On Her Majesty's Occult Service
On Her Majesty’s Occult Service
The death rattle of a mortally wounded telephone is a horrible thing to hear at four o’clock on a Tuesday morning. It’s even worse when you’re sleeping the sleep that follows a pitcher of iced margueritas in the basement of the Dog’s Bollocks, with a chaser of nachos and a tequila slammer or three for dessert. I come to, sitting upright, bare-ass naked in the middle of the wooden floor, clutching the receiver with one hand and my head with the other — purely to prevent it from exploding, you understand — and moaning quietly. Who is it? I croak into the microphone.
Bob, get your ass down to the office right away. This line isn’t secure. I recognize that voice: I have nightmares about it. That’s because I work for its owner.
Whoa, I was asleep, boss. Can’t it — I gulp and look at the alarm clock — wait until morning?
No. I’m calling a code blue.
Jesus. The band of demons stomping around my skull strike up an encore with drums. Okay, boss. Ready to leave in ten minutes. Can I bill a taxi fare?
No, it can’t wait. I’ll have a car pick you up. He cuts the call, and that is when I start to get frightened because even Angleton, who occupies a lair deep in the bowels of the Laundry’s Arcana Analysis Section — but does something far scarier than that anodyne title might suggest — is liable to think twice before authorising a car to pull in an employee at zero-dark o’clock.
I manage to pull on a sweater and jeans, tie my shoelaces, and get my ass downstairs just before the blue and red strobes light up the window above the front door. On the way out I grab my emergency bag — an overnighter full of stuff that Andy suggested I should keep ready, just in case — and slam and lock the door and turn around in time to find the cop waiting for me. Are you Bob Howard?
Yeah, that’s me. I show him my card.
If you’ll come with me, sir.
Lucky me: I get to wake up on my way in to work four hours early, in the front passenger seat of a police car with strobes flashing and the driver doing his best to scare me into catatonia. Lucky London: the streets are nearly empty at this time of night, so we zip around the feral taxis and somnolent cleaning trucks without pause. A journey that would normally take an hour and a half takes fifteen minutes. (Of course, it comes at a price: Accounting exists in a state of perpetual warfare with the rest of the civil service over internal billing, and the Metropolitan Police charge for their services as a taxi firm at a level that would make you think they provided limousines with wet bars. But Angleton has declared a code blue, so . . .)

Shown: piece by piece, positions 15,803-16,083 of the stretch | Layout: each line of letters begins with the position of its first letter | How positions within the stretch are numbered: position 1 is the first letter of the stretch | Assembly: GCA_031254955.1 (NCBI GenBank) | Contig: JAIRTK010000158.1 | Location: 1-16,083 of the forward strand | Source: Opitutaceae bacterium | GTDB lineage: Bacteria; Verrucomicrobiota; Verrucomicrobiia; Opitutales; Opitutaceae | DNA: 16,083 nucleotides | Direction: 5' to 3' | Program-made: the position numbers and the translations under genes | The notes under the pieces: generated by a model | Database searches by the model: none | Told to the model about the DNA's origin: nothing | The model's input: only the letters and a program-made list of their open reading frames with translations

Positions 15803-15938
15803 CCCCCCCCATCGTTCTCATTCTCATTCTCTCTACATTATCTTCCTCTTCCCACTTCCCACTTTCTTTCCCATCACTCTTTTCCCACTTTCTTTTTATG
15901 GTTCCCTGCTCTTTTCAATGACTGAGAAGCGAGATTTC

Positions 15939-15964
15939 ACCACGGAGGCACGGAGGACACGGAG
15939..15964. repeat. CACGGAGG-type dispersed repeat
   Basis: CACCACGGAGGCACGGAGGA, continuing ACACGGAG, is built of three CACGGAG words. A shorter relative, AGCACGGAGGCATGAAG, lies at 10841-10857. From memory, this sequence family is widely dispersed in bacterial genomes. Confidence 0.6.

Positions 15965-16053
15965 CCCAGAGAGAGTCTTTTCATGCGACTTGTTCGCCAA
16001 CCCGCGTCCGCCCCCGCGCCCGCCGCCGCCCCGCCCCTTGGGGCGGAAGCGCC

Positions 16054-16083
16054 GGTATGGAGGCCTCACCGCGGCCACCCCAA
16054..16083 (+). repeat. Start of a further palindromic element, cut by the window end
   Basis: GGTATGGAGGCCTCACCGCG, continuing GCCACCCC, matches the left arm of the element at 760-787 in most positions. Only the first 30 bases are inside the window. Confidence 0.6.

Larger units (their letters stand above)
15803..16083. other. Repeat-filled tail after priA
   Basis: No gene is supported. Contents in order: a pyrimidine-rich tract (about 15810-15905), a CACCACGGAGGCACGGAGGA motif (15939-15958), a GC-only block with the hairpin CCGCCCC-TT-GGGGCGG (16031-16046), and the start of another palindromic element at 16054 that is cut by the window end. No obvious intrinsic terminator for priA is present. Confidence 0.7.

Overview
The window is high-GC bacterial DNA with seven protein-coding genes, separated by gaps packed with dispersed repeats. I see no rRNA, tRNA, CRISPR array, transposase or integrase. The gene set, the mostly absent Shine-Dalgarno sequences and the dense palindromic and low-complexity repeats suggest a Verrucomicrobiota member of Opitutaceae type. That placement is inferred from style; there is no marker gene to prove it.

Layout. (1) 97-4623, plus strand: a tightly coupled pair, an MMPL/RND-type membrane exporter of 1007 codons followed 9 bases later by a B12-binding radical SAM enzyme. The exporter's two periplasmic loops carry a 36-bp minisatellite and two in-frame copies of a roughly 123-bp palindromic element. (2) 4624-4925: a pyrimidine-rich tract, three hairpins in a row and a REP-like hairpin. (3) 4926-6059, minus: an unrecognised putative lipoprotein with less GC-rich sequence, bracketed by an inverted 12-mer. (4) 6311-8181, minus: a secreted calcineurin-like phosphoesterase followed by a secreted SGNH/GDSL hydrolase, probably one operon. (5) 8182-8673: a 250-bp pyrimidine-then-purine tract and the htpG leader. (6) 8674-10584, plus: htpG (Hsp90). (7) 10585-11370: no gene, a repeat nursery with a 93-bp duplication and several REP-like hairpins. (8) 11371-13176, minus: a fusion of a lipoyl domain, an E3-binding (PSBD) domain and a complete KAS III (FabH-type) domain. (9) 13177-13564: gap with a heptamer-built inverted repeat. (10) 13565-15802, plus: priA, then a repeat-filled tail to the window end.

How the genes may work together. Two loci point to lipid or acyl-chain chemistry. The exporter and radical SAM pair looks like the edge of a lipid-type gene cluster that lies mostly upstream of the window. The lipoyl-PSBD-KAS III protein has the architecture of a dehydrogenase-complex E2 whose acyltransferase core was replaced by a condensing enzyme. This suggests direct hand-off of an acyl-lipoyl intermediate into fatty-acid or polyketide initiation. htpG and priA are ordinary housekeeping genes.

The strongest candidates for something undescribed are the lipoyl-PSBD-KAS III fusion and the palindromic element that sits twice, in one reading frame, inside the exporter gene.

The dingy-looking warehouse in a side street, adjoining a closed former primary school, doesn’t look too promising — but the door opens before I can raise a hand to knock on it. The grinning sallow face of Fred from Accounting looms out of the darkness in front of me and I recoil before I realise that it’s all right — Fred’s been dead for more than a year, which is why he’s on the night shift. This isn’t going to degenerate into plaintive requests for me to fix his spreadsheet. Fred, I’m here to see Angleton, I say very clearly, then I whisper a special password to stop him from eating me. Fred retreats back to his security cubbyhole or coffin or whatever it is you call it, and I cross the threshold of the Laundry. It’s dark — to save light bulbs, and damn the health and safety regs — but some kind soul has left a mouldering cardboard box of hand torches on the front desk. I pull the door shut behind me, pick up a torch, and head for Angleton’s office.
As I get to the top of the stairs I see that the lights are on in the corridor we call Mahogany Row. If the boss is running a crisis team then that’s where I’ll find him. So I divert into executive territory until I see a door with a red light glowing above it. There’s a note taped to the door handle: BOB HOWARD ACCESS PERMITTED. So I access permitted and walk right in.
As soon as the door opens Angleton looks up from the map spread across the boardroom table. The room smells of stale coffee, cheap cigarettes, and fear. You’re late, he says sharply.
Complete Text Here: Concrete Jungle
Intrigued? This is the world of the British Occult Secret Service code name The Laundry. Your mission should you choose to accept it is to become a field agent in Her Majesty’s Occult Secret Service. you have been chosen because you have managed to figure out far too many delicate secrets of the Universe.. Like Magic is real and is controlled through Mathematics and that computers (of all forms) can be used to create portals to other dimensions and unleash assorted and varied nasties into our plane of existence.
You will be indoctrinated into the Service and be given a variety of duties, some more mundane, some more challenging as is befitting a British Public Servant. You may be asked to prevent the summoning of trans-dimensional beings by cultists into our world. you may be asked to leverage technologies to perform psychic surveillance on terrorists, cultists, other spies, witches and occasionally members of parliament. You WILL have to fill out the proper paper-work and work within your budget! We hope you choose to join The Laundry and know that in doping so you join an elite and exclusive organization tasked with keeping England Safe from Supernatural forces and doing it on Budget! Oh and the alternative to joining is to be sent to an isolated village on the coast of Wales where you will have no access to technology, your former life, media, unapproved books or fish and chips… or death.. that is always an option.